If you happen to be here as a tourist on a Sunday then you'll be wondering why are there so many Filipino, Thai, and Vietnamese ladies sitting on every possible pavement, park, and even by the roadside? These young (mostly are young) ladies are housemaids, and Sunday is their official day off given by the government, and that's why they linger and rest all day on the pavements. It clearly looks a bit odd to see so many people sitting on the pavements, and under flyovers, but that's all the Hong Kong government provides them with. Indeed, most of the labour jobs in Hong Kong are carried out by people from South-East Asia or South Asia. Without being too negatively stereotypical, I would like to point that in contrast, the majority of the white collar jobs are carried out by people who are male, and white (or Cantonese). Some people claim that they cannot get good jobs because of the colour of their skin, while others argue, as pointed out above, that it is because they cannot speak Cantonese. So if language is the question, then you just wonder why those expat Bankers, Lawyers, etc. got jobs when most of them cannot communicate in Cantonese.
In China people often ask me whether I am white or yellow (somehow they cannot tell), and I get called all sorts of things under the sun (Mexican, Malaysian, Arabic, Italian, Spanish...you name it)...everything except being called British! Many Chinese people (Cantonese and others) remain unaware that certain forms of behaviours, gestures, and language are unacceptable in multicultural societies elsewhere. I totally sympathize with these people. In the past in Hong Kong one of the biggest-selling toothpaste brands was called Darkie, its trademark being a caricature of an Al Jolson-type smiling black man with gleaming white teeth. In time, protests from certain human right's groups eventually led to the name being changed to Darlie.
Before I came to Hong Kong and mainland China, I would not have associated the term racism with this part of the world because, of course, I knew what it was from my childhood in the 1980s and 1990s London. I knew that Chinese people have suffered racism themselves in the UK in times in memorial, so I was not expecting some Chinese people to be racist towards others. Of course, I am not saying everyone is racist (institutionally or otherwise- you don't have to be a member of any far right party in order to project racist views in form or another)..
I have never been exposed to any aggressive kind of racism, and I have not let this issue to have a bearing in my life. I never let it hinder onto my work or my career focus ever. I had friends from different cultures, and treated everyone the same.
Hong Kong is indeed a place of many faiths, however is Hong Kong a multi-cultural society or is Hong Kong a culture of multi-societies? There is the Sikh Gurdwara (Khalsa Diwan), Hindu Mandir, Muslim Mosque, Christian Churches, Jewish Synagogue, and even Buddhist temples. The funny thing is that most Cantonese people are not even aware of the existence in Hong Kong of these places of worships. I recall once mentioning to a highly educated Hong Kong-born friend of mine that I am going to the Sikh Temple for Sunday Service, and his response was: 'Sikh temple? Are you not talking about the Church in Kowloon?'.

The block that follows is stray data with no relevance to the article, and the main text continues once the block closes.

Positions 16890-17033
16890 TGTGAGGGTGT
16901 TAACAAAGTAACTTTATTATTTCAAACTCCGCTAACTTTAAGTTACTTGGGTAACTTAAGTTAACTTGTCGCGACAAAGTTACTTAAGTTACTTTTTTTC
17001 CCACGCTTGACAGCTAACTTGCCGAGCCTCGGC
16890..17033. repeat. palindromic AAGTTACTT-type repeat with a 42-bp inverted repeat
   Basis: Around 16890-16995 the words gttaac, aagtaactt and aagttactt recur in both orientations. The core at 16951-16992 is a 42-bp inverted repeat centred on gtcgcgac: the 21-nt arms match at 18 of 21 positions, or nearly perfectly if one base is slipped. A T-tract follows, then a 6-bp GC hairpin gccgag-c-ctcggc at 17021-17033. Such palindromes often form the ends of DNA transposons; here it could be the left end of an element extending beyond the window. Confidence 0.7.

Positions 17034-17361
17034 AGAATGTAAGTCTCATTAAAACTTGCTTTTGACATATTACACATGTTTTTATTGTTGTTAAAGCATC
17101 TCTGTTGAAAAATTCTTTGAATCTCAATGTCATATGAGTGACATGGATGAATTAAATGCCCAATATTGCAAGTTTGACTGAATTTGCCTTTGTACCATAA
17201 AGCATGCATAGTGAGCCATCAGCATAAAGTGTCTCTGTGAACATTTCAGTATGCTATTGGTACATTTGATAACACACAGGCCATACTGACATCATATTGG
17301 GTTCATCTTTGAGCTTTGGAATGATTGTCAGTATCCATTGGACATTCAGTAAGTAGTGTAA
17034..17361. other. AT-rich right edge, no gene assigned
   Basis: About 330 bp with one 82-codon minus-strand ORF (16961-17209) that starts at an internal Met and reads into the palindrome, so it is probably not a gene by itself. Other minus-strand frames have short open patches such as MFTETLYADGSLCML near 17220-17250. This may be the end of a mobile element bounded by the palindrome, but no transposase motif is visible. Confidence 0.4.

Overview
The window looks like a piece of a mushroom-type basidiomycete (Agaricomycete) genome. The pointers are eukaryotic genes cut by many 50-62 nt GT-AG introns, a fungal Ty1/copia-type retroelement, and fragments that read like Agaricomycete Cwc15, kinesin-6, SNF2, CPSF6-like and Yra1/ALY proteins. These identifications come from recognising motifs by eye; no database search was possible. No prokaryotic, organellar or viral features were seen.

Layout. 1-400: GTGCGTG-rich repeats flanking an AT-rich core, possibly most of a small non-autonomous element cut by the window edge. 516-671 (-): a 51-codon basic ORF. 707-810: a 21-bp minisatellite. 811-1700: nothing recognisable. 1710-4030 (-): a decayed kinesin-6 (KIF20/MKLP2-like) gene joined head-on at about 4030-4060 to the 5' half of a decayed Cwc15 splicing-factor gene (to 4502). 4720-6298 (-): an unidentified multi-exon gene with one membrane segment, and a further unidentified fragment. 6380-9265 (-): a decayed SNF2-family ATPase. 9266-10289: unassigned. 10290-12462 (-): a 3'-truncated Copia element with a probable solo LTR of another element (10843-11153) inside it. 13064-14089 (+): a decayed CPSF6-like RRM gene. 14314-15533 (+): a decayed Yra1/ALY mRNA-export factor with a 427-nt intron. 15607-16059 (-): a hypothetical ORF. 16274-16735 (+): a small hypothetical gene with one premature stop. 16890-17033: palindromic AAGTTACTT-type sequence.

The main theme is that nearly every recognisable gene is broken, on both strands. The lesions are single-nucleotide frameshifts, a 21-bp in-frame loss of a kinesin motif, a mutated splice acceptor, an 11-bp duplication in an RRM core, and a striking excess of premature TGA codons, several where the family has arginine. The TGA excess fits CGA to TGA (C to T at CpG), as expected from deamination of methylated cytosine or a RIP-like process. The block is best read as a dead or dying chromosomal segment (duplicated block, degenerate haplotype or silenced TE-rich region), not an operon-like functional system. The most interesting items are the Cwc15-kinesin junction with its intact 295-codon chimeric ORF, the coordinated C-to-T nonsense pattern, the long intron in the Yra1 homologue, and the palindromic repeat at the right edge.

What could possibly be the root cause for this? Why don't the local people understand different cultures, yet they proudly live in a city that is known as 'Asia's World City'? I was highly surprised as Hong Kong's education system is also one of the best in the world.
Now, I am not sure if the infamous Chungking Mansion in Hong Kong's Nathan road might be the root cause of this whole racial problem (or if race was the problem that led to the Chungking Mansions). The latter area is a prime example because it is full of South Asian touts selling all kinds of things from fake Rolax watches to homemade Armani suits. They have been there for years going back to times in memorial since the British colonial days, and most probably, they will be there forever. One wonders how they initially ended up there in the first place? I must say that their presence does give a bad impression for the whole community, and it could be that they are the ones who let the rest of the decent Asians down badly.
Read 'Ghetto at the Center of the World: Chungking Mansions, Hong Kong' by Gordon Mathews to get an idea. It's very common to be approached by a Hong Kong tout and be asked: ''Hello Sir, would you like a Rolax watch, Indian food, Indian/Chinese/Thai/Russian massage girl, a new tailor made suit?'. Could it be that perhaps because of these touts that some Cantonese people refrain to sit next to a South Asian person on the MTR, even if that seat is the only free seat in the whole carriage? (I have seen this with my own eyes many times- but I was not the victim!).
Therefore, my personal conclusion is that Hong Kong is 'Asia's World City' when it comes to welcoming tourists, but not when it comes to living and working in. In direct contrast to Hong Kong is Singapore, which is a truly multicultural country, and does provide a fair way for everyone irrespective of colour, cast, race etc.
I wish I could say better words for the latter part, but if I did not feel this way, then I would not have written it like this. You have good people and bad people everywhere in the world and in every nation. However, it's the sad collective thought of the people that can let the whole country down. It only takes one chance to make a lasting impression.